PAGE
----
Robert Bruce "Bob" Ferguson Sr (December 30, 1927 – July 22, 2001) was an American songwriter, record producer, and historian. Ferguson wrote the songs "On the Wings of a Dove" and "The Carroll County Accident". The "Carroll County Accident" won the Country Music Association Song of the Year in 1969. In 1983, "Wings of a Dove" was featured in the movie Tender Mercies starring Robert Duvall. In 1987, Broadcast Music Incorporated (BMI) awarded Ferguson with the "million air" plays for the "Wings of a Dove."
The country song "Carroll County Accident," a hit for and now one of the signature songs of Porter Wagoner, was written when Ferguson passed through Carroll County when driving from Nashville to a concert for the Choctaw Indians in Philadelphia, Miss., according to an interview Ferguson granted with Steve Eng for the Wagoner biography "A Satisfied Mind." He recounted that he passed a sign for Carroll County in Tennessee, which inspired the song's title, and when he saw a sign for Carroll County in Mississippi the song was a finished work. Wagoner took the song to No. 2 on the Billboard country singles chart (No. 92 pop) and No. 1 on the Cash Box country singles chart. The tune was also recorded by Wagoner's longtime duet partner Dolly Parton.
After the military, he attended Washington State University where he got a degree in speech. For a time, he was Ferlin Husky's manager. Ferguson produced records for Chet Atkins, Porter Wagoner, Charley Pride, Dolly Parton, and many others. Ferguson's alter stage ego was Eli Possumtrot.
While in high school, Ferguson was a typesetter at the local newspaper, a Fire Tower Lookout for the U.S. Forest Service and a member of the Missouri State Guard during World War II. After graduating from high school in 1945, he entered the U.S. Army where he attained the rank of Sergeant and served as a radioman for two winters in Alaska on Task Force Frigid testing military equipment under Arctic condition.
After discharge from the Army, Ferguson went out West and worked for the U.S. Forest Service as a fire tower lookout and trail crew boss and as a laborer in the wheat fields. While working as a typesetter for the newspaper in Moses Lake, WA, he led the Boy Scout Troop from that city to the Boy Scout Jamboree at Valley Forge, PA, in 1950.
Ferguson then entered Washington State College, Pullman. WA, and secured his BS in Speech, specializing in Radio and Television Production. While in college, he joined a U.S. Marine Reserve Unit and was called to duty during the Korean War. He served as a Cpl. in the 3rd Division as a Recruit Company Commander and Producer of Marine training motion pictures.
Ferguson then returned to Nashville as a Senior Producer with RCA Music Corporation and served as assistant to Chet Atkins and served in that position until his retirement. While there, he produced records, many in RCA Studio B, for Atkins, Porter Wagoner, Dolly Parton, Connie Smith, Floyd Cramer, Danny Davis, The Browns, Helen Cornelius, Lester Flatt, Homer and Jethro, Charlie Pride and many others. With Atkins, he played a major role in the development of what was to become known as the Nashville Sound and elevated Nashville as the country music capital of the world. He also played a major role in developing the Country Music Association.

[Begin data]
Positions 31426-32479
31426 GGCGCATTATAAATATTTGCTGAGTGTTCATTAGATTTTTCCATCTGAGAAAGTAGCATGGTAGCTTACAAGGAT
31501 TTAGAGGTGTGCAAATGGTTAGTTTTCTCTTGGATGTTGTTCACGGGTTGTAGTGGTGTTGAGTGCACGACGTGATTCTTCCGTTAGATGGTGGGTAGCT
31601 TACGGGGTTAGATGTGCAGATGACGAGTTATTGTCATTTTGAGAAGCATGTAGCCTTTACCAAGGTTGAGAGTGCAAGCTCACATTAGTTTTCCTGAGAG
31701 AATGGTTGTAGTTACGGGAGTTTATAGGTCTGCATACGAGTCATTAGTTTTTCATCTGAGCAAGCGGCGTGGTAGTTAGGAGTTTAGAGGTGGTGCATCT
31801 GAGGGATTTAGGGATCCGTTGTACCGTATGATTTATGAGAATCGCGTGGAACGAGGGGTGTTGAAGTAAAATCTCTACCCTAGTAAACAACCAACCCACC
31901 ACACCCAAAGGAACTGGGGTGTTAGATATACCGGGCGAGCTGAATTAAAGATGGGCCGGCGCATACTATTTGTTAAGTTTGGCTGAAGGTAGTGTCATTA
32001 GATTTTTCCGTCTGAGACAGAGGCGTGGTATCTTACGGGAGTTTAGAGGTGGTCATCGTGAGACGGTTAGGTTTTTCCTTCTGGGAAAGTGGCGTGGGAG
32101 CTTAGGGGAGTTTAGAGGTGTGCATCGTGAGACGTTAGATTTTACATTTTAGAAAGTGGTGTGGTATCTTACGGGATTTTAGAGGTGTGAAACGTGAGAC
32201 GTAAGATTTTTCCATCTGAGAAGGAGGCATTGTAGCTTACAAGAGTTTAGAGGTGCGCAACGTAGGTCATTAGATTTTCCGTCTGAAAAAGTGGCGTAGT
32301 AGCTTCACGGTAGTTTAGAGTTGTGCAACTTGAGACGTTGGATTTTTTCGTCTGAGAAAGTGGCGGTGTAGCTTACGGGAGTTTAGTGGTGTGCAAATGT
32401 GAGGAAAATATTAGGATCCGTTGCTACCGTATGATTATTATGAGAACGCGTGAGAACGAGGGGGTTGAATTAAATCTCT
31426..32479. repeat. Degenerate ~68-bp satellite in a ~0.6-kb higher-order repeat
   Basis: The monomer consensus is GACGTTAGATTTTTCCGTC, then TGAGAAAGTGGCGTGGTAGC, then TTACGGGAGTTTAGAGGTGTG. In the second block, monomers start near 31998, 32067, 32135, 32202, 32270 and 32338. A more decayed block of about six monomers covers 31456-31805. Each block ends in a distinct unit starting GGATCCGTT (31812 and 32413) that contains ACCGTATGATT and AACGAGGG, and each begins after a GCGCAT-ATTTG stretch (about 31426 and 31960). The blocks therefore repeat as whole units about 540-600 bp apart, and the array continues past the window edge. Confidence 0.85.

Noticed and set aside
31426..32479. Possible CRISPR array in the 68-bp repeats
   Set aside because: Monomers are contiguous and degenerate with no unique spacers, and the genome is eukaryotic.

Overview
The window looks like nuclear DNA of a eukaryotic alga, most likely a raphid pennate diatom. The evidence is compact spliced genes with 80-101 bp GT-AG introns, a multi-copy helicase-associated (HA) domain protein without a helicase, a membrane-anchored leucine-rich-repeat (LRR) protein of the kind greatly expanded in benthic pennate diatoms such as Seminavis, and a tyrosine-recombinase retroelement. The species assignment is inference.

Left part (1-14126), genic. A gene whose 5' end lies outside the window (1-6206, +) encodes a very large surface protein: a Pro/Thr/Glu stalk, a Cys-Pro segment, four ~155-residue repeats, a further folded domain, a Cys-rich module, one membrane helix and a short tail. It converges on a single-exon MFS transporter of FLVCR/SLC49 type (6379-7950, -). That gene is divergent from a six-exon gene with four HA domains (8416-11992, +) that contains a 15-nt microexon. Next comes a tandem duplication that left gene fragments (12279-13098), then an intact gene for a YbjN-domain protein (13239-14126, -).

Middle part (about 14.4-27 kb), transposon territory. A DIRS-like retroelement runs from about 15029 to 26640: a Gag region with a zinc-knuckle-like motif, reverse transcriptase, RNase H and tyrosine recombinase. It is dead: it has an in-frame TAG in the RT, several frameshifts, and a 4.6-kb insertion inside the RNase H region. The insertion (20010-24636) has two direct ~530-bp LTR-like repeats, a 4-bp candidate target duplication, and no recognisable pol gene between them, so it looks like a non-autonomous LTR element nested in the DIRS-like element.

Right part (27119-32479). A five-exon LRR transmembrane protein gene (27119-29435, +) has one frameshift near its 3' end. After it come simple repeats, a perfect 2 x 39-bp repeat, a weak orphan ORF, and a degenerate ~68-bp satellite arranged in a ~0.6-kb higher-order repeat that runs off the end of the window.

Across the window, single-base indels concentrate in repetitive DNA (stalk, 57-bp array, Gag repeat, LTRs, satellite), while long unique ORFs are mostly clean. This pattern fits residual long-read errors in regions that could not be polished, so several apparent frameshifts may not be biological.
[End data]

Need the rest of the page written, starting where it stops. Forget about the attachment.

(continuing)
He performed infrequently in his comedy role as Grandpappy Possumtrot, a name that he took from a crossroad community near his home in the Ozarks. In that role, he recorded his own song, "Eli's Blue", a lament about a man who accidentally shot his own coonhound. In that role he also performed with Ferlin Huskey, playing his Simon Crum character, in "The Good Old Days", a motion picture produced by the Tennessee Game and Fish Commission.
He wrote several other songs including another million seller, "Carroll County Accident" which was first recorded by Porter Waggoner and for which he received a Country Music Award for the "Song of the Year" for 1969. His first successful single was with the Avons. He temporarily served as an assistant to Elvis' manager.
Ferguson was the author of two books with Jesse Burt acting as Co-Author-- "So You Want to be in Music" and "Southeastern Indians: Then and Now". "So You Want to be in Music" is a book about the music industry for aspiring songwriting and recording professionals. "Southeastern Indians: Then and Now" is a book about the Native Americans of the American Deep South covering the Choctaw, Cherokee, Creek, Chickasaw, and Seminole tribes.
After his retirement from RCA, Ferguson served as Historian and Audio-Visual Producer for the Mississippi Band of Choctaw Indians. In that role, he also helped develop the Museum of the Southern Indian (Choctaw Museum) in 1981. In 1983, he created the foundation for Choctaw Video Productions and created numerous tribal productions. In 1987, he established WHTV as local cable service for Pearl River/Philadelphia (MS). He retired from that position in 1998 and was awarded Tribal Historian Emeritus. He also established the tribe's organic gardening program. Ferguson was the recipient of many awards and recognitions during his multiple careers. He was also a member of Mensa, the high I.Q. society.
Robert Bruce "Bob" Ferguson Sr. died Sunday, July 22, 2001 at 1:05 a.m. in the University of Mississippi Medical Center in Jackson, Mississippi. Cause of death is attributed to Cancer. He is buried at Phillip's Cemetery in rural Neshoba County near Philadelphia, MS. He was 73.
Jolene (album) - Dolly Parton
The Open Mind of John D. Loudermilk - John D. Loudermilk
My Favorite Songwriter: Porter Wagoner - Porter Wagoner
Coast Country - George Hamilton IV
Jerry Reed explores guitar country - Jerry Reed